NJ - Beach replenishment hurts the environment, subsidizes wealthy homeowners, group argues
A coalition of environmentalists, waterfront access advocates and surf fisherman gathered on the Jersey Shore Thursday to denounce beach replenishment as an exercise in futility that destroys natural ecosystems and subsidizes wealthy beachfront homeowners at taxpayers’ expense, particularly as worsening storms resulting form climate change demand investment in more permanent solutions to beach erosion.
“We have continued to watch failed beach replenishment projects pump millions of dollars of sand on our beaches that just wash away in the next storm,” Taylor McFarland, acting director of the Sierra Club’s New Jersey chapter, said during a midday press conference on the beach in Deal. “That is why it’s critical that our legislators look at an overall comprehensive approach to beach erosion, shoreline damage from storms, and sea-level rise.”
The Sierra Club, the state chapter of the Surfrider Foundation, the Asbury Park Fishing Club and more than a dozen other groups oppose legislation pending in the state Assembly that would increase funding for beach replenishment projects, which are typically state and federal joint ventures carried out by the federal Army Corps of Engineers.
The bill, A-639 in the Assembly, would double the share of the Realty Transfer Tax that’s devoted to the state Shore Protection Fund from $25 million to $50 million annually. The fund finances the state portion of replenishment projects, which replace sand washed away gradually or by storms with new supplies typically dredged up from the ocean floor. The bill has already been approved by the state Senate.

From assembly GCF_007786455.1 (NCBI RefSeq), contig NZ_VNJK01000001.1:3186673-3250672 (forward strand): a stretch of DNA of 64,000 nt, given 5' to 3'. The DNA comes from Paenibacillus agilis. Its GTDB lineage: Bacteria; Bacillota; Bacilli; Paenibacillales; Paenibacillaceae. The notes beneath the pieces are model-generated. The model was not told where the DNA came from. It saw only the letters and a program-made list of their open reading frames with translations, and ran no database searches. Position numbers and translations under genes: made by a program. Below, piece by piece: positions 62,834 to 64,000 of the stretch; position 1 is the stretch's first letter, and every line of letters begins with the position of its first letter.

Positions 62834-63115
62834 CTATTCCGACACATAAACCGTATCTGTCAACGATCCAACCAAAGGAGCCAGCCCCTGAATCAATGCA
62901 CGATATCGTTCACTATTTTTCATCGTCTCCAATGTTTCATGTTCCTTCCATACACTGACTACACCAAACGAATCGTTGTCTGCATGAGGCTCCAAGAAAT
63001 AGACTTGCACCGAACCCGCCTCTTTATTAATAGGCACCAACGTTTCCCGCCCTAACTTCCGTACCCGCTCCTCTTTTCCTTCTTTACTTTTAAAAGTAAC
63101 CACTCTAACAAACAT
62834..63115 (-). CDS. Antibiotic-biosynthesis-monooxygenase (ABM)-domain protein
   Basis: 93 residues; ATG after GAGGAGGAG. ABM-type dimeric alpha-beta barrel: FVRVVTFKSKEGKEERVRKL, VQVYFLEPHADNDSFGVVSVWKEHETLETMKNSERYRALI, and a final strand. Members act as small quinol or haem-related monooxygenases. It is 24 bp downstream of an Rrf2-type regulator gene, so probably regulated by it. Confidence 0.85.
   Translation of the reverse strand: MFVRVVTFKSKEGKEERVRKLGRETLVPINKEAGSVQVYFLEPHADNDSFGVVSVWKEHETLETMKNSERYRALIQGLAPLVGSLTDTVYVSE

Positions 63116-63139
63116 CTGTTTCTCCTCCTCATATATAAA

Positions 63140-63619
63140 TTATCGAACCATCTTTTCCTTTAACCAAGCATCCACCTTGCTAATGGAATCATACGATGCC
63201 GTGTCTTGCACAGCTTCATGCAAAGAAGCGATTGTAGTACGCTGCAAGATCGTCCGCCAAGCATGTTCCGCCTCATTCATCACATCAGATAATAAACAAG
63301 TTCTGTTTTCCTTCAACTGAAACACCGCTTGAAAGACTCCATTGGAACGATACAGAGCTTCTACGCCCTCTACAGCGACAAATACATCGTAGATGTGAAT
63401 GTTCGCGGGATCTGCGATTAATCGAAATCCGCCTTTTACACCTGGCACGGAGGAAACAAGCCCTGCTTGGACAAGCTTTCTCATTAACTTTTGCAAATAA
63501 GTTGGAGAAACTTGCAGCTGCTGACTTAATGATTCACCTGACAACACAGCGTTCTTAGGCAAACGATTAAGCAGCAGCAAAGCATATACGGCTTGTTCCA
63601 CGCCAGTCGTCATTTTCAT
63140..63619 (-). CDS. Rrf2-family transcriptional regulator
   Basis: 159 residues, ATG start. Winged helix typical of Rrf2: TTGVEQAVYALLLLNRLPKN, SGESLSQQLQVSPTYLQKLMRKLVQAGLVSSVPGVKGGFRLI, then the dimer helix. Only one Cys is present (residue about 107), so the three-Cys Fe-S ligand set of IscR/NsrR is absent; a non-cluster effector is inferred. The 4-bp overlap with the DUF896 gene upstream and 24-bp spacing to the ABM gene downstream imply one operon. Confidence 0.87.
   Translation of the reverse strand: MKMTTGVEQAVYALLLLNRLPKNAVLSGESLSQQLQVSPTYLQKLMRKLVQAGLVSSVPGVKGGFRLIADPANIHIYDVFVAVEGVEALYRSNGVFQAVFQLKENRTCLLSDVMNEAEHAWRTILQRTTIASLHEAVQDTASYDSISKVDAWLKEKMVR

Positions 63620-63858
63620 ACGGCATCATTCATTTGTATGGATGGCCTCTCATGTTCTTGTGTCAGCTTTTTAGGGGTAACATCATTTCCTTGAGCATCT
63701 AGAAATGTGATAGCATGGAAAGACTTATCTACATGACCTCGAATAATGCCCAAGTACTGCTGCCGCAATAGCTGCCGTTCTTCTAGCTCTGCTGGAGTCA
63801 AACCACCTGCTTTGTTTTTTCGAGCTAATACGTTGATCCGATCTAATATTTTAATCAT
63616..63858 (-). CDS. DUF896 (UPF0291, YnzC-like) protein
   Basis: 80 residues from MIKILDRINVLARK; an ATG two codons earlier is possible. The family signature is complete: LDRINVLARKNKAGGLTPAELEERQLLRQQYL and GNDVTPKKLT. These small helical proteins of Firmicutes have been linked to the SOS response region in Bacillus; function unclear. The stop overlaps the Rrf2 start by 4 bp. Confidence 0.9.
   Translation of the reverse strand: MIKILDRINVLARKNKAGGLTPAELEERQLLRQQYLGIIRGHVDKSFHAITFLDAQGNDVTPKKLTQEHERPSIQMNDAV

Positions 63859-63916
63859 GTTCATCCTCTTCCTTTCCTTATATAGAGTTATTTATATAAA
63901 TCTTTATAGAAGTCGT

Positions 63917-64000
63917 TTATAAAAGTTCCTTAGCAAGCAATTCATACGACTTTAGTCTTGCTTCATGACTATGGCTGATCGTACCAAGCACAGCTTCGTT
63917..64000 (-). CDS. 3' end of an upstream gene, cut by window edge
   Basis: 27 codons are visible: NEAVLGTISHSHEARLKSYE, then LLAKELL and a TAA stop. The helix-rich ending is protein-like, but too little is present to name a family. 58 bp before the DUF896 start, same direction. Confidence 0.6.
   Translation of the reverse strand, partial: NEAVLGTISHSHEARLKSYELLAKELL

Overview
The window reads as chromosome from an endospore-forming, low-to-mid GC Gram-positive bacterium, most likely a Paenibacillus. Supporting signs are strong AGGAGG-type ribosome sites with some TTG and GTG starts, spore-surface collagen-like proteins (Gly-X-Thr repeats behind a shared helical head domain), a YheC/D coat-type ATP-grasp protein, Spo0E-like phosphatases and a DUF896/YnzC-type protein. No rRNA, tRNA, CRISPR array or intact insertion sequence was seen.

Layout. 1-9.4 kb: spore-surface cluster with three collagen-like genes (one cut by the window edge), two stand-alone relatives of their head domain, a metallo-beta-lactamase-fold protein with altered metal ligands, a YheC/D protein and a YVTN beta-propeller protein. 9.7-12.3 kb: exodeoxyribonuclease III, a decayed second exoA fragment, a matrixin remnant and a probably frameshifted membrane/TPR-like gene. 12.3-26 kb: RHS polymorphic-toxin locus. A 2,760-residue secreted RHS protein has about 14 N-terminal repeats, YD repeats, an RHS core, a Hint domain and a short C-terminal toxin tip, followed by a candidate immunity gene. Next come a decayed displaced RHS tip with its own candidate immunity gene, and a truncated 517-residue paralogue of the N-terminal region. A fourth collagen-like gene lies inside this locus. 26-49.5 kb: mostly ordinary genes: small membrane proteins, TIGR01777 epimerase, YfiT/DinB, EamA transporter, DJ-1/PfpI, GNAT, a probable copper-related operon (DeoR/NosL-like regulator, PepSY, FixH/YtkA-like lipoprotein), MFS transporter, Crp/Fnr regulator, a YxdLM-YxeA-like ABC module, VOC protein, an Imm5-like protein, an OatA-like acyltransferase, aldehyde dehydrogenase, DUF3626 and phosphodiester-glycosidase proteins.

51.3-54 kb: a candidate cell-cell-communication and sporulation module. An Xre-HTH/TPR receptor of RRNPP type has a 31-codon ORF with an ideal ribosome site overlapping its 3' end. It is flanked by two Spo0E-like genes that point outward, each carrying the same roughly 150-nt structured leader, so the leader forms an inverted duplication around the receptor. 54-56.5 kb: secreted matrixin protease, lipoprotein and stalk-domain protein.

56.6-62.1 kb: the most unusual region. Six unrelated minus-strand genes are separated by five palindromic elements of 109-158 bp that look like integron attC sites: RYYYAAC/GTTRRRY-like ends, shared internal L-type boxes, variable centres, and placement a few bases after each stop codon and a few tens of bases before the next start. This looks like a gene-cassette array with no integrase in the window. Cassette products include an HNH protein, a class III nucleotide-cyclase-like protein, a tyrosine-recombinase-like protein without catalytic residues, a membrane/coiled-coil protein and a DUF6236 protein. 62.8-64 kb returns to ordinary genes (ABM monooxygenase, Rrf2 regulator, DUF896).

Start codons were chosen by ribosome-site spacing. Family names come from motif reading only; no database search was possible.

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Mike Castellano, chairman of the Jersey Shore Chapter of the Surfrider Foundation, said now was not the time to be doubling down on beach replenishment spending. The money would be better spent, Castellano and others say, on measures to address repetitive flooding in the northern and central parts of the state along the Raritan River and other waterways that often sustain catastrophic damage resulting from storms like Hurricane Ida.
“Given what just happened with Hurricane Ida, if the state has an extra $25 million to spend on resiliency or preparing for climate change impacts, should we really be spending it putting sand on the beach in front of wealthy people’s second homes,” Castellano said in a statement.